In speaking to the Government's Supply Bill, Mark noted the cruelty of the abolition of two-section fares on Adelaide Metro buses, trains and trams, with part-time and casual workers being the biggest losers.
Supply Bill 2019
Normally in addressing the Supply Bill I would go through a similar exercise to the Hon. Clare Scriven. We would look at the government's fees and charges, we would look at their skewed priorities and we would forensically examine who the winners and losers are in relation to government finances. But I do not want to do that today.
The Hon. R.I. Lucas: Hear, hear!
No, you will not be thanking me soon. I want to focus on what might seem one fairly small aspect of the state's finances, but I want to expose it for the cruelty that it will cause to some of the most vulnerable people in our society. The issue that I want to talk about is the abolition of two-section fares on Adelaide Metro buses, trains and trams. This was an early budget announcement. It was originally dropped to the media on 23 May as part of what is now standard operating procedure for a government in a pre-election period to keep the ball in their court and to keep everyone talking about them rather than anyone else. It is just how things work these days. The difficulty with this move is as follows: currently, a person travelling a short distance, usually under three kilometres, only pays $2 per trip rather than the full price of $3.70 using a regular Metrocard.
These two-section fares have been around for decades. They recognise the fact that it is unfair for a person travelling just a couple of stops to pay the same fare as a person travelling 40 kilometres or more. These two-section fares were aimed at passengers who do not receive any other concession—for example, a part-time worker who is not in receipt of Centrelink payments.
When the story first came out, the opposition, as you would expect, jumped on it. They put out a media release claiming that the additional cost to a person travelling a short distance in peak times five days per week would be $17.70 extra per week or almost $850 per year. The opposition said that this is a huge annual increase from the government that was promising only very modest increases in public transport fares. Unfortunately, the opposition botched its calculations, and that gave the Treasurer a free kick. The Treasurer could rightly point out that a person in that position could buy a 28-day pass for only $101, which would mean that they were nowhere near $850 worse off. In fact, they were only $250 worse off per year. That is still a very hefty annual increase.
Unfortunately, it does not tell the full story. Under the government's new pricing structure, there are no winners; there are only losers. The biggest losers are not those who are travelling every day; it is part-time and casual workers who are travelling short distances three or four days per week. These commuters are really copping it in the neck from the abolition of two-section tickets.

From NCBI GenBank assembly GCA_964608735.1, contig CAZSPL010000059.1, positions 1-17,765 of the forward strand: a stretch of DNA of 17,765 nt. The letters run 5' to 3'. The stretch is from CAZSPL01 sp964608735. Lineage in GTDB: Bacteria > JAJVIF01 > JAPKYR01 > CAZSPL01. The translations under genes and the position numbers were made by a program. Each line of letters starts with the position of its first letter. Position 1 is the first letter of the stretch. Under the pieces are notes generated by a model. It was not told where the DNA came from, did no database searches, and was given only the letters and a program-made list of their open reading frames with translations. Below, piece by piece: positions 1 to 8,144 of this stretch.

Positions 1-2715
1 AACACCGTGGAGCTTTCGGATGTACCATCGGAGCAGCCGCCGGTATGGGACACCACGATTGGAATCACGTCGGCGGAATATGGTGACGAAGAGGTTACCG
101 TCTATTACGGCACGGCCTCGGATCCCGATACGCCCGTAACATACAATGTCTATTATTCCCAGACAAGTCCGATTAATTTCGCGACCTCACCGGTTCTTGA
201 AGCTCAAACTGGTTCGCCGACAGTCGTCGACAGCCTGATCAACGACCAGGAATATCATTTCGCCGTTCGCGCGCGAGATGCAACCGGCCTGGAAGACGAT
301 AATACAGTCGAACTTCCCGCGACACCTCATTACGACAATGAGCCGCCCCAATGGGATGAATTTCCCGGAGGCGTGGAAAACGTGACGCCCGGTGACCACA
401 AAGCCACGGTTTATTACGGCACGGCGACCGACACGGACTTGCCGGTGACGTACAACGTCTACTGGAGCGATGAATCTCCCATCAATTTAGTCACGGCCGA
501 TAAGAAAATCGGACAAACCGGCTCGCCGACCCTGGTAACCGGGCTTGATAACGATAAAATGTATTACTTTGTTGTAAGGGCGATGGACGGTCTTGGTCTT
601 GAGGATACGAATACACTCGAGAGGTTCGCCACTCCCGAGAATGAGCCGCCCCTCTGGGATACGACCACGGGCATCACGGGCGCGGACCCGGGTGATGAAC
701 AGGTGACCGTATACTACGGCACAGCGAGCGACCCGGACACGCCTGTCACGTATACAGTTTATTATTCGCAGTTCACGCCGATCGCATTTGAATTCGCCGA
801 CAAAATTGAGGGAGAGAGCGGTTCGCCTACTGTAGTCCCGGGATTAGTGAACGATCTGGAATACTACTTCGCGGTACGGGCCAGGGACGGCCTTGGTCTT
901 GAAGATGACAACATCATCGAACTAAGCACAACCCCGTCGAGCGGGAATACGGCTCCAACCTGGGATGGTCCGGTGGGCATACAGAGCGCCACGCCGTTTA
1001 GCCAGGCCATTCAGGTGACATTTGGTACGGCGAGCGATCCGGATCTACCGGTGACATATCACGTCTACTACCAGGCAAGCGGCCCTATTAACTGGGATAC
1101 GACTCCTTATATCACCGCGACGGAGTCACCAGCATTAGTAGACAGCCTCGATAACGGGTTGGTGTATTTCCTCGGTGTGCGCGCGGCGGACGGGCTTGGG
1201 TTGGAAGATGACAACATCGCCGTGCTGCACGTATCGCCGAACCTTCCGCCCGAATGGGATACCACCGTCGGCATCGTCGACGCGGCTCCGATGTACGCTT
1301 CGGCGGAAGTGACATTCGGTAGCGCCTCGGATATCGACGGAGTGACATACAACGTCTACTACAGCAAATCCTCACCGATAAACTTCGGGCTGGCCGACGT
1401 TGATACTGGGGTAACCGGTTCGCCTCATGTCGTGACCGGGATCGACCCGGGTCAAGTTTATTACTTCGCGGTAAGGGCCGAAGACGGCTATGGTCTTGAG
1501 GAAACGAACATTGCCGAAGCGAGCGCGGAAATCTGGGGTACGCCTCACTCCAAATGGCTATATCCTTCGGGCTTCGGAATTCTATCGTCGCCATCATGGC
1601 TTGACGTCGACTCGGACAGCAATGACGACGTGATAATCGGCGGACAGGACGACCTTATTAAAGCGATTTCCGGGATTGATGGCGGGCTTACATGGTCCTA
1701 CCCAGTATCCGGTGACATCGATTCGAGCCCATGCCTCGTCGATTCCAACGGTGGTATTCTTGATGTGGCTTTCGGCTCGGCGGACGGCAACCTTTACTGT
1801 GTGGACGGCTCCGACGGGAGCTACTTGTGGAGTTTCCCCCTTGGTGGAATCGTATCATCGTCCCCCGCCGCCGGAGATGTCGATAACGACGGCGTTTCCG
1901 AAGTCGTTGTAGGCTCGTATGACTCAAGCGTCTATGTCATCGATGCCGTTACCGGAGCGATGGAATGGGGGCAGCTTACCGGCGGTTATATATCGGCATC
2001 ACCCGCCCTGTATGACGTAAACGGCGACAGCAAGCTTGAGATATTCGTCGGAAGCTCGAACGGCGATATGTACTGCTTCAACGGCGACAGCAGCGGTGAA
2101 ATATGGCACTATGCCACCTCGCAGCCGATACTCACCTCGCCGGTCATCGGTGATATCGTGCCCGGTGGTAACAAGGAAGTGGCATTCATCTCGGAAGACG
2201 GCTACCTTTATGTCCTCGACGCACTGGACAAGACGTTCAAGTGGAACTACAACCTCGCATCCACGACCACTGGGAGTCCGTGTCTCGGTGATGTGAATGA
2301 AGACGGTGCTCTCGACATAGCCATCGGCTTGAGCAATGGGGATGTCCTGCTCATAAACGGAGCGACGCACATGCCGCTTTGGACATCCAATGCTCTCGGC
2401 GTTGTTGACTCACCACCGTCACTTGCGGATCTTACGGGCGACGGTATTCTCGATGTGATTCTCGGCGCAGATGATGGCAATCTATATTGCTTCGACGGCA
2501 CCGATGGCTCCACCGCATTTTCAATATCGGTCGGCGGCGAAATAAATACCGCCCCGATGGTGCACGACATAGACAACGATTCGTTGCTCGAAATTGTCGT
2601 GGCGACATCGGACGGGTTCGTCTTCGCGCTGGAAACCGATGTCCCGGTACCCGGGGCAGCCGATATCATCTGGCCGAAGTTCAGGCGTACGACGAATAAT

I have crunched the numbers and discovered that a person who currently works three days per week and travels on public transport fewer than three kilometres each way to work will be worse off under these changes by a massive $489.60 per year. That is because they are paying an extra $10.20 per week or an extra $40.80 per month, yet it is not worth their while to buy a 28-day pass because that would be even more expensive and they do not need to travel every day.
This part-time worker, the three-day-a-week worker, will need to find an extra $489.60 per year just to get to and from work. The only person who is worse off than this is another part-time worker who travels a short distance on public transport four days a week. Let's say they get a lift home from a work colleague on one of those days, so they only need to use the bus, the train or the tram seven times per week going to or from work. That worker is $540 worse off every year as a result of these changes.
What that means is that the hit to this part-time worker is more than twice the hit to a full-time worker, who is only $252 a week worse off under these changes. Whilst the opposition might have botched their initial calculations, they were certainly on the money. These supposedly modest public transport fare increases are actually a huge hit for those who are not even on a full-time wage or salary. Our part-time and casual workers are the biggest losers.
Of course, if a person in the situation I have described does not have a Metrocard and they buy an individual ticket for each trip, they are put massively out of pocket by these changes. I have not modelled those figures because I do not want the government to shirk the unavoidable consequences of their decision. In the scenarios that I have described, the passengers have taken every possibility to keep their fares as low as possible. There is nothing more that they can do other than walk to work.